Sue Foley, aka the Ice Queen, entertains crowds at the 2019 Salmon Arm Roots and Blues Festival. Hydro proposed for the fall fairgrounds where it’s held would do away with the diesel generators. (File photo)

Sue Foley, aka the Ice Queen, entertains crowds at the 2019 Salmon Arm Roots and Blues Festival. Hydro proposed for the fall fairgrounds where it’s held would do away with the diesel generators. (File photo)

Salmon Arm Roots & Blues Festival hopes to say goodbye to diesel generators

City agrees to chip in to help expand hydro at the fall fairgrounds

If the momentum continues, festival-goers might have seen the last of the diesel generators at the Salmon Arm Roots & Blues Festival.

In response to an ongoing push from the Salmon Arm Folk Music Society to expand a hydro source at the fall fairgrounds, the city has agreed to provide $64,000 towards the project.

Deputy Mayor Debbie Cannon made a motion that $64,000 be taken out of the city’s climate action reserve fund, which would leave $97,000 at the end of 2020. The city is applying for an additional $62,000, which, when received in July, would leave the fund in essentially the same place.

“It would service the stages, the cooling units in the beer gardens…,” Cannon said of hydro. “This would be a huge project that would really make Roots & Blues that much greener.”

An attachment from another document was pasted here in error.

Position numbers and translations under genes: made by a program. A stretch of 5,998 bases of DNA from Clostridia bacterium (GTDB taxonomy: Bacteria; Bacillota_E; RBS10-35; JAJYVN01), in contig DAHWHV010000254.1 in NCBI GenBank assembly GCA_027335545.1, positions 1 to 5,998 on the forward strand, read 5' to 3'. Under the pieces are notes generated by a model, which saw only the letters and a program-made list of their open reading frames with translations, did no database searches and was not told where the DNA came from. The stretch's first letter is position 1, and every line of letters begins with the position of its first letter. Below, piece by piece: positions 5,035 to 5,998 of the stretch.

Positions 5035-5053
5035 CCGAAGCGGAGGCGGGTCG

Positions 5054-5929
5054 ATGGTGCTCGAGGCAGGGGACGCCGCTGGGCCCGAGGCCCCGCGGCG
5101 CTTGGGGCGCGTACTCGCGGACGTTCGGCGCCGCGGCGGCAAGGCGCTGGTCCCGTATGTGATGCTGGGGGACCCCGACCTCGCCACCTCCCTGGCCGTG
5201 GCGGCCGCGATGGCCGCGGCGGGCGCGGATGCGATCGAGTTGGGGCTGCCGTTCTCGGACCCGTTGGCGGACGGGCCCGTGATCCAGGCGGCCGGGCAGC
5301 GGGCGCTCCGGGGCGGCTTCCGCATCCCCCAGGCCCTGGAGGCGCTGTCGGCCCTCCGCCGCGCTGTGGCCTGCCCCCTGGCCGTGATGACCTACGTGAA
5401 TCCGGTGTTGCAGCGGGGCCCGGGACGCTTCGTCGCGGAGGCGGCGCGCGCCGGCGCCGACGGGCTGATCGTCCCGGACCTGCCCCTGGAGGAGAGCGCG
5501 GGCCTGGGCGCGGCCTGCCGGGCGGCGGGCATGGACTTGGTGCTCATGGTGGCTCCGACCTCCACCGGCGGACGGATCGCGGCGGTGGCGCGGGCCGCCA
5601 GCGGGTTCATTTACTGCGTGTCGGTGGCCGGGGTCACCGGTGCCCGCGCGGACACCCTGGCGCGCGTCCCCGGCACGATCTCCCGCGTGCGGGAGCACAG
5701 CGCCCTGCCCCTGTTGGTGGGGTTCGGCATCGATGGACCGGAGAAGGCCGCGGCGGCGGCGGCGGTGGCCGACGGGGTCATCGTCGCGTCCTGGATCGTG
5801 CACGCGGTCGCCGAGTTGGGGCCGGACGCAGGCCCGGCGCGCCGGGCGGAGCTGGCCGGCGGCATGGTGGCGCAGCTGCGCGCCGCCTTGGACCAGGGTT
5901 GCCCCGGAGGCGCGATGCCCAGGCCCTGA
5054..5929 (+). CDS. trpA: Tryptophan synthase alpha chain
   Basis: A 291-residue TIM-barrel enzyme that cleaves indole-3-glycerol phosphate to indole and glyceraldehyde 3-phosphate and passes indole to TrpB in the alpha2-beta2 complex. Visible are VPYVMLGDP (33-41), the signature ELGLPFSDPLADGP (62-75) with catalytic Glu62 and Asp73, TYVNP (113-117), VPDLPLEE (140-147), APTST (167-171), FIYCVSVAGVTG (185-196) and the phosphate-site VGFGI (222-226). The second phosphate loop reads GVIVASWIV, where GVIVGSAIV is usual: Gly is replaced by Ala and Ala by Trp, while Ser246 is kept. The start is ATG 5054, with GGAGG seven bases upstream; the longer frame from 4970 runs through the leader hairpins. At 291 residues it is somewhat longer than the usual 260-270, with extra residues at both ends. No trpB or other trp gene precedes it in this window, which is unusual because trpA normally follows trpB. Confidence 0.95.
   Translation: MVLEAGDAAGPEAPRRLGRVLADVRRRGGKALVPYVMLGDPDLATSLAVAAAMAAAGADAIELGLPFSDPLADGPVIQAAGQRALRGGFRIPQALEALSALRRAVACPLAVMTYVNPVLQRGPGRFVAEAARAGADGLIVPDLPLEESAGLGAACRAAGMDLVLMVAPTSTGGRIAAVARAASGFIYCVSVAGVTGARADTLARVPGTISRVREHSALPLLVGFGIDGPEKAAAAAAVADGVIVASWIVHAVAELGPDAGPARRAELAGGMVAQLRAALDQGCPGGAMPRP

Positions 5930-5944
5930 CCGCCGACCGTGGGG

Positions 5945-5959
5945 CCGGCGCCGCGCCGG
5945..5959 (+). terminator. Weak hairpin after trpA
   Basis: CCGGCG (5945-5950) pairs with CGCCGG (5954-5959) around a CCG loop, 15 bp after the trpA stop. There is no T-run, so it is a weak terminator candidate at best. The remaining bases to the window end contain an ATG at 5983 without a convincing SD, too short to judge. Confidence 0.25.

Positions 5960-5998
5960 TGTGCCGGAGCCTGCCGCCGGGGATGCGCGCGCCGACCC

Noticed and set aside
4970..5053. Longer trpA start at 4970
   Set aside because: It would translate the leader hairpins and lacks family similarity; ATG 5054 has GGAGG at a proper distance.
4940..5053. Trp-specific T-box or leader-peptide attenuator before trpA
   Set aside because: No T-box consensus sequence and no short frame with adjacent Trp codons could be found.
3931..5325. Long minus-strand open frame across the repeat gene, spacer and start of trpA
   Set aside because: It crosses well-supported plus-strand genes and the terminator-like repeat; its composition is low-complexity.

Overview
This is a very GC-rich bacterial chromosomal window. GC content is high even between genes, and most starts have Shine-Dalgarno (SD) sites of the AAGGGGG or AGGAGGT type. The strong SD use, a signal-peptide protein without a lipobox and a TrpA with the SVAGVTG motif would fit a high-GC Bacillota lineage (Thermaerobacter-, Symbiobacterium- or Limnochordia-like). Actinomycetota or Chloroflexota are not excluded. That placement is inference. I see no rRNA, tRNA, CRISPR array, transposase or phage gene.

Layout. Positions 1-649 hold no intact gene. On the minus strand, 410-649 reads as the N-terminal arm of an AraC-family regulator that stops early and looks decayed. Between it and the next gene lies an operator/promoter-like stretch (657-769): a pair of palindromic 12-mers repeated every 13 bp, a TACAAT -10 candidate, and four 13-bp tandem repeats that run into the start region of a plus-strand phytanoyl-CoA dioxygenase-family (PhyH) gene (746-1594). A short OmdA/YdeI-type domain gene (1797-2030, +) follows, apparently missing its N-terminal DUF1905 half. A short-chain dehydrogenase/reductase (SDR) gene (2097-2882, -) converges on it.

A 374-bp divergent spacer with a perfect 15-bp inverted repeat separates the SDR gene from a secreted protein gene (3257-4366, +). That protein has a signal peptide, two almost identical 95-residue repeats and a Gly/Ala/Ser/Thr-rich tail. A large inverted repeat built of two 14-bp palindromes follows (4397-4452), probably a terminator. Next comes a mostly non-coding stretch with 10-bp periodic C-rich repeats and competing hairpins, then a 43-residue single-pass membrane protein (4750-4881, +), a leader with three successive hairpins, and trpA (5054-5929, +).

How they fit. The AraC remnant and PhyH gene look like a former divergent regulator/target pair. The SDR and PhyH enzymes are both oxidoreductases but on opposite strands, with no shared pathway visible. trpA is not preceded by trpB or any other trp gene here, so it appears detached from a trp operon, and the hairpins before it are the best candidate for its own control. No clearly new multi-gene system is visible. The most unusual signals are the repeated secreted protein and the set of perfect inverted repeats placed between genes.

Cannon pointed out that after the 2019 Roots & Blues Festival, the only complaints she saw on social media and in a few emails had to do with the sound of generators and the smell of diesel burning.

The folk music society had divided the project into three phases, with phase 1 completed in June last year. It included bringing a 600-volt system to the south fairground property.

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Phase 2 would mean providing a low profile transformer (LPT) to one service kiosk followed by phase 3 with a low profile transformer for four service kiosks.

Phases 2 and 3 are estimated to cost $125,000, with contributions coming from the Salmon Arm and Shuswap Lake Agricultural Association which leases the fairgrounds, the folk music society, and possibly the Shuswap Community Foundation and SIDET, the Southern Interior Development Initiative Trust.

Coun. Kevin Flynn said if the partners are stepping forward with contributions, “these are 50 cent dollars, half from the city and half from the partners, so I think this is a good use of the climate action fund.”

He said he wouldn’t be in support of the city putting forward more if SIDIT doesn’t come up with $25,000 and asked what Roots & Blues would do if the funds don’t come through.

David Gonella, executive director of the festival, said the work would not proceed if there wasn’t enough funding.

Coun. Louise Wallace Richmond called the project expensive but necessary.

She said she doesn’t like the idea of a half-finished project on city property.

“We welcome tens of thousands of people to the property. I’m personally uncomfortable with the project not being complete,” she said, not simply because of complaints or carbon dioxide, but because when you start a project, you should finish it.

The motion to contribute $64,000 carried unanimously, with Mayor Alan Harrison and Coun. Tim Lavery absent.

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